Powers (top panel)
- Place of origin:
15th century (painted)
- Materials and Techniques:
Tempera on oak panel
- Museum number:
- Gallery location:
Prints & Drawings Study Room, room WS, case WALL, shelf RIGHT
For the left panel, see W.34-1912. The two panels are framed together in a 20th century museum frame; W.34-1912 on the left, W.35-1912 on the right. Originally these panels probably formed part of a reredos representing the Nine Choirs of Angels. The panels for W.35-1912 represent Powers (top panel) and Thrones (bottom panel).
Place of Origin
15th century (painted)
Materials and Techniques
Tempera on oak panel
Marks and inscriptions
'Potestates presunt demonibus'
'The powers control demons'
Painted in black on a gold background, at the bottom of the upper right panel depicting the Powers
'Troni emunt judicare'
'The patrons buy (are granted) judgement/the right to judge'
Painted in black on a gold background, at the bottom of the lower right panel depicting the Thrones. This inscription is now illegible. Possible that 'troni' is part of the word 'patroni' meaning patron.
Height: 27 in approx., panel, Width: 17 in approx., panel
Object history note
Two of four panels, probably from reredos representing the Nine Choirs of Angels. The four panels are framed as a pair of doors, probably in the late Sixteenth Century. Purchased, 1912. Said to have come from a Northamptonshire church.
Historical significance: These panels are one of a considerable number of examples of 15th century English paintings on panels to have survived, most of which are of a rather humble and craftsman-like quality.
The object consists of two panels. The lower right-hand panel depicts the Thrones. Three winged figures seated in robes decorated with stars, with white capes and hoods, and in the attitude of giving judgement. Each raising a hand; at their feet are two smaller figures bearing an inscribed scroll. The upper right-hand panel depicts the Powers. Five winged figures, in armour and surcoats, trampling on and binding winged demons. One unsheathes a sword, next two are pulling the rope, a fourth holds a scourge like a black broom and a fifth is about to strike with a sword. Their armour is white; over it they wear dark-coloured surcoats. One holds a scroll.
The idea that there are several classes of angels arose partly from the various functions assigned them in the Bible, partly from the names given to them by St Paul- Ephesians 1:21, Colossians 1:16. Angels were also arranged into hierarchies by Dionysius the Pseudo-Areopagite, in his Celestial Hierarchy of ca.1500, which translated into Latin in 9th century, became the standard text.
More examples of paintings on panels, of this period, survive in reasonably good condition than any others. Typically well preserved examples of 15th century painting include Friskney, Lincolnshire and Pickering, Yorkshire. Most of the surviving pictures of this style are commonly found in East Anglia, particularly Norfolk. Symbolism of earlier centuries tends to be abandoned in the 15th century panels, for a genre and narrative treatment. Local and little known saints, both English and foreign become more common, a means of satisfying the tastes of the trading community.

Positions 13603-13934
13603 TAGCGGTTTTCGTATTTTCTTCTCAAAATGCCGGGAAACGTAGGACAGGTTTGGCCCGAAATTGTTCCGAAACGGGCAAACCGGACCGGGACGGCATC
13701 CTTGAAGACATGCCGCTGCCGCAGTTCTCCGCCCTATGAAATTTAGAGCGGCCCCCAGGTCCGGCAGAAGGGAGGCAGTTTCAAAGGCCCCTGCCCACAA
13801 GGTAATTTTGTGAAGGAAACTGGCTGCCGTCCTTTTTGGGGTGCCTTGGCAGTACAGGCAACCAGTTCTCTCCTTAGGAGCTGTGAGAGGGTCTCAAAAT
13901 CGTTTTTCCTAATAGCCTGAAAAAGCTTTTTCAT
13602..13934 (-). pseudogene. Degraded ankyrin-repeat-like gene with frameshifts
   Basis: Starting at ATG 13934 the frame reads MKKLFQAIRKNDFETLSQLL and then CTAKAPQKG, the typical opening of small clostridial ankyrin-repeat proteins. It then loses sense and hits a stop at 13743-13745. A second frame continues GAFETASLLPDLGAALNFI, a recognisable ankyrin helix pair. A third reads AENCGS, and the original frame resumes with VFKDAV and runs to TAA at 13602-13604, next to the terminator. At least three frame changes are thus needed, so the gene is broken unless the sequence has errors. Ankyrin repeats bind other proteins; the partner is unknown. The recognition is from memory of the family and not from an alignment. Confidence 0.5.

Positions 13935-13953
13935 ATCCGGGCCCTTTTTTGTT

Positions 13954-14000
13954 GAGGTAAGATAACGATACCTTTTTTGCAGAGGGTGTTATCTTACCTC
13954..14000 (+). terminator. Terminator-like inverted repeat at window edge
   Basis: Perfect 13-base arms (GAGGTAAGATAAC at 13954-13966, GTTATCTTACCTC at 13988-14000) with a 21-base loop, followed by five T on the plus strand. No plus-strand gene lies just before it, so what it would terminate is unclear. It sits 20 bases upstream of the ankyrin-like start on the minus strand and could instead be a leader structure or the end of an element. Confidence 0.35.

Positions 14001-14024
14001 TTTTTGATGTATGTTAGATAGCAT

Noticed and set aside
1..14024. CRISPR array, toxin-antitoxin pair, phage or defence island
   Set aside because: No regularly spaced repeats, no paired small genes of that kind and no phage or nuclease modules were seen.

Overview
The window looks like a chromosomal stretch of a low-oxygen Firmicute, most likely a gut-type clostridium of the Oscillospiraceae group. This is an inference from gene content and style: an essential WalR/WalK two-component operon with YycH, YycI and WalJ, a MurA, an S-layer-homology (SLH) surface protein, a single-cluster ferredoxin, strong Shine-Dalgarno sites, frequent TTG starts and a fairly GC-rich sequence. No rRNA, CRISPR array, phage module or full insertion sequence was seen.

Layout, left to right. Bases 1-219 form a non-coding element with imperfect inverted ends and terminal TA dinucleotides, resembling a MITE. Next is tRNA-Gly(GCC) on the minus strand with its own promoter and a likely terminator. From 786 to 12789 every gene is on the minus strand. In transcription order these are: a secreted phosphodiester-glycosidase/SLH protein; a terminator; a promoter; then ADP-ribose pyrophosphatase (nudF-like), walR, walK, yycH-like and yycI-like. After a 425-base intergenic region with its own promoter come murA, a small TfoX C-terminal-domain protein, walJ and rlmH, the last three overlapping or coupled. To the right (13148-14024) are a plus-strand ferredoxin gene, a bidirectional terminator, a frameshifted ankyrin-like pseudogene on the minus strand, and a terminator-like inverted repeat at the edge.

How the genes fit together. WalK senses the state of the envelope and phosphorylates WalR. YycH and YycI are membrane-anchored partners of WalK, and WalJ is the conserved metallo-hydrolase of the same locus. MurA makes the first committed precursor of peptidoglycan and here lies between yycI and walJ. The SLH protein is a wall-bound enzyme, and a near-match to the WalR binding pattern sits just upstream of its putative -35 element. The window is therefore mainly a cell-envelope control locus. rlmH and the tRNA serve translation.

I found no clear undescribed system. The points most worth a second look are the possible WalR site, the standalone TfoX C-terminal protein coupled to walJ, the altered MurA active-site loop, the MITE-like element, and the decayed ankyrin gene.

Historical context note
A reredos (also spelt raredos) is a screen or decoration behind the altar in a church, usually depicting religious iconography or images. It is a visually immovable appendage to the altar, which is holds neither liturgical significance or necessary importance in its position behind the altar.
The reredos can be made of stone, wood, metal, ivory or a combination of materials. The images depicted on the reredos may be painted, carved, gilded, composed of mosaics, and/or embedded with niches for statues. Sometimes a tapestry is used, or fabrics such as silk or velvet. The reredos developed slowly from paintings on the wall against which the altar was placed, to carved or painted panels, of which these panels are an example, which were then fixed in place behind the altar.
They developed slowly from paintings on the wall against which the altar was placed, to carved or painted panels, of which these panels are an example, which were then fixed in place behind the altar.
Tempera on oak, right panel of two forming a pair of doors, representing Powers (top panel of right) and Thrones (bottom panel of right). Anon British, 15th century. Framework probably late 16th or early 17th century.
Bibliographic References (Citation, Note/Abstract, NAL no)
Clifford Smith, H., Victoria and Albert Museum, Catalogue of English Furniture and Woodwork, 1929, p. 25, no. 64-67
Royal Academy of Arts, Exhibition of British Primitive Paintings: From the Twelfth to the Early Sixteenth Century: with some related Illuminated Manuscripts, Figure Embroidery and Alabaster Carvings, London, 1923, p. 34, no. 39
Paintings; Religion; Christianity
Prints, Drawings & Paintings Collection